During the download process, the task sequence download library will check the environment variable to verify that there is a defined downloader program. If there is, then this program will be used to perform the download.
The BITSACP.EXE is available in the boot.wim file generated by WinPEGen.exe so there is no need to copy it into the boot image. The "BCEnabler.exe Move" command also moves this to \Windows\System32 for the deployed Operating System.
The following command line parameters are passed to the external downloader program:
Absolute path of the download folder
The Configuration Manager client expects at least one location. The location will be passed to the Alternate Content Provider as it can use the Configuration Manager Distribution Point in certain situations.
The Alternate Content Provider can return a fallback code or an error code. When a nonzero code is returned, the Configuration Manager client will fall back to Content Transfer Manager and Data Transfer Service.
An Alternate Content Provider will work only inside a Task Sequence. It cannot be called outside of a task sequence.
After all the explanation and environmental tweaks the actual configuration required to kick off the ACP is done in minutes.
First, find the appropriate place in the Task Sequence to add the step that enables the Task Sequence ACP. To ensure that all content is downloaded using the new downloader this would normally be one of the first actions, before any Packages are referenced. When you have determined the best place add a "Set Task Sequence Variable" action from the Add menu. Then give it a name of your liking and set the Task Sequence Variable name to: SMSTSDownloadProgram and set the Value to BITSACP.exe.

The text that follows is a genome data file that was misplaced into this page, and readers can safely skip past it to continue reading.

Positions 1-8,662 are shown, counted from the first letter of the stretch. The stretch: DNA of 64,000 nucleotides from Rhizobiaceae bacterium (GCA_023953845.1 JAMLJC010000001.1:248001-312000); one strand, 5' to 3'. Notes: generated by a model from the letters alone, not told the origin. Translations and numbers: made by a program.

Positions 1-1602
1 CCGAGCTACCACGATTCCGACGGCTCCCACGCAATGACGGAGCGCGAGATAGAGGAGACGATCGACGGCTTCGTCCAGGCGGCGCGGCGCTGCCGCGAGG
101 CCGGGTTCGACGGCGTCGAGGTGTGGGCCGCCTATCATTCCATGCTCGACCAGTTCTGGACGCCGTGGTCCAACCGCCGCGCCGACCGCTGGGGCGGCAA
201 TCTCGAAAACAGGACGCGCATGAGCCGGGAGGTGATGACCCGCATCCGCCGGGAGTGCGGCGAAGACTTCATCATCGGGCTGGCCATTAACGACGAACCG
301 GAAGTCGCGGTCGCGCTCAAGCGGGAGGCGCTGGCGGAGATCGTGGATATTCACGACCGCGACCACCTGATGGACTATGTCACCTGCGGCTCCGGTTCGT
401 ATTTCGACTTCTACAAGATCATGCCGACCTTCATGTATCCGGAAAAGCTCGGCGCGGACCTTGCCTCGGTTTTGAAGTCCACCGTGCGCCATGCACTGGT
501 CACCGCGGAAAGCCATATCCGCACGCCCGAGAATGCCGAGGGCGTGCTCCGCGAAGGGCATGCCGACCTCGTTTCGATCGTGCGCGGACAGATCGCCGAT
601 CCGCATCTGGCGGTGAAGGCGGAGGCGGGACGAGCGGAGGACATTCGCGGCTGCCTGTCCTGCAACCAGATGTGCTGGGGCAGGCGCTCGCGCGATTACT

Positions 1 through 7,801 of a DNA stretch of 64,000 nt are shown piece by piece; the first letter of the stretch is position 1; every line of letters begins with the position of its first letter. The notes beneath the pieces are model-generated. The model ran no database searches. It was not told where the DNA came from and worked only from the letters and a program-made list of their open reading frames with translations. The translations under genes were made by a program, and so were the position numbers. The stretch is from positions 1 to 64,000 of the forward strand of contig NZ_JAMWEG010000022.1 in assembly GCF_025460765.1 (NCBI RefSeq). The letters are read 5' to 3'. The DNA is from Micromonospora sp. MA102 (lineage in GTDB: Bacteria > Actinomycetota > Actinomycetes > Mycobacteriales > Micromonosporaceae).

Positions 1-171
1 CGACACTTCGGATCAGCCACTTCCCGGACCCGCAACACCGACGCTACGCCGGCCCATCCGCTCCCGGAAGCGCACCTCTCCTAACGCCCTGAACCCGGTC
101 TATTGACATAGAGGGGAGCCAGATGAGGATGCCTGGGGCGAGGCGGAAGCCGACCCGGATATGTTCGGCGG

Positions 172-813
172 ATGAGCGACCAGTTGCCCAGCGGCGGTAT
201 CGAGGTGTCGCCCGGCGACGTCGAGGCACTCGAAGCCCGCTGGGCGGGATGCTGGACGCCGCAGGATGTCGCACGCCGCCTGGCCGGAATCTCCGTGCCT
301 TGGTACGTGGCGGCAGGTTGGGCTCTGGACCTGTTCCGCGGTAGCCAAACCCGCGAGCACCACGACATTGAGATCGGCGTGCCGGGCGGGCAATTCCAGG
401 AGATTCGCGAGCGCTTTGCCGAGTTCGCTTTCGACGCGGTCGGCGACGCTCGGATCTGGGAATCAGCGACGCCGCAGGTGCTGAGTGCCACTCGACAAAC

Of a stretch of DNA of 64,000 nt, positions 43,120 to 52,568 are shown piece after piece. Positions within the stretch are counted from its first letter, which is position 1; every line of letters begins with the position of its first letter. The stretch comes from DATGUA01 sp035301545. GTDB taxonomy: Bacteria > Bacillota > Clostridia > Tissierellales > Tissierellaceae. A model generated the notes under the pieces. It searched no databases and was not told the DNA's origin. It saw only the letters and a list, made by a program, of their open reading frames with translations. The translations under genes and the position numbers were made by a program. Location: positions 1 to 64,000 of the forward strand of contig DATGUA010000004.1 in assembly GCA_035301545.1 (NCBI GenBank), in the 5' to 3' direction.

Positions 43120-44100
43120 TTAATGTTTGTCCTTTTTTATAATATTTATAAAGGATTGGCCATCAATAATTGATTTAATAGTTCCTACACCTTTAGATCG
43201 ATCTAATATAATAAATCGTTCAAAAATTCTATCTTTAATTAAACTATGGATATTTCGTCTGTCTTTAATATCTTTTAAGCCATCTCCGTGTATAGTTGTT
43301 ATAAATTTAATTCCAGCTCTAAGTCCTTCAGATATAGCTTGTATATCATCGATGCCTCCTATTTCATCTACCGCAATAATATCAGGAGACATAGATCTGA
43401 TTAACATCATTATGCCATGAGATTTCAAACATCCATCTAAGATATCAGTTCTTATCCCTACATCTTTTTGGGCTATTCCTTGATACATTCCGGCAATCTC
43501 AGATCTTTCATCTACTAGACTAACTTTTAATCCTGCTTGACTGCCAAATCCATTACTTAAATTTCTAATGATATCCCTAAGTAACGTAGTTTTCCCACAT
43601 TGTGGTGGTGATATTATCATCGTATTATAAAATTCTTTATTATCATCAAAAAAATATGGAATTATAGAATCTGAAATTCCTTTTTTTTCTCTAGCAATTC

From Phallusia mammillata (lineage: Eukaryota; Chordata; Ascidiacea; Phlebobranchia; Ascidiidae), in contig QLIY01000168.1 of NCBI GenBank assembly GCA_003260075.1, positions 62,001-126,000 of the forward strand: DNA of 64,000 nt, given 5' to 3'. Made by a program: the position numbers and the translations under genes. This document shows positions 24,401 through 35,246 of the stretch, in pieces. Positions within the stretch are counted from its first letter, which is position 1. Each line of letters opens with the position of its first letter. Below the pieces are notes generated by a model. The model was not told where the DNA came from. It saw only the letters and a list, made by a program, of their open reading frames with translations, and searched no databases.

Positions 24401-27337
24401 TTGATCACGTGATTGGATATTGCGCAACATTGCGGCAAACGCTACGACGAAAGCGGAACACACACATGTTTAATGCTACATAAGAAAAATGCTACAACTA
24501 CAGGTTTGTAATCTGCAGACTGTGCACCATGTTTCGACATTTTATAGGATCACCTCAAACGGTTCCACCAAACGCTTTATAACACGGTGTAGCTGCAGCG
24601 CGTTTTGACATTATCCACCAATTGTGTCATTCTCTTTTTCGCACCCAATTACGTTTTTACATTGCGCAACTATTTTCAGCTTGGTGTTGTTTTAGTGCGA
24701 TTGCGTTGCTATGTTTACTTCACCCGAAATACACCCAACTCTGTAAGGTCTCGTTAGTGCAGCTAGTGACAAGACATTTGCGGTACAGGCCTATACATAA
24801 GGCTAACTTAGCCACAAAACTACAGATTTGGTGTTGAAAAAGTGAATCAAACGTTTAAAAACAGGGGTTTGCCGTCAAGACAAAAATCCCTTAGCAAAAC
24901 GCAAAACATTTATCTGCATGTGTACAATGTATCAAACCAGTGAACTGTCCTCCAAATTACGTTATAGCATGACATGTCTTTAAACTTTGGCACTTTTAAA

If you want to use the ACP for task sequences set to "Download on demand" for already running operating systems you must ensure that the executable is available on the machines on which it is to be run. This can be achieved by either putting the executable in a separate package/program which is then distributed to all machines before reimaging or by copying it to the machine as a part of the task sequence. In order to be safe you can do both - distribute the executable to all systems and also add a step in the task sequence to copy it to Windows if it’s missing.
When the Task Sequence executes, the downloader executable will be called and will start the download. The downloader updates the Task Sequence progress bar accordingly. The following picture shows it in action:
Figure 17 The downloader in action. This shows both the number of files and number of Bytes left to download.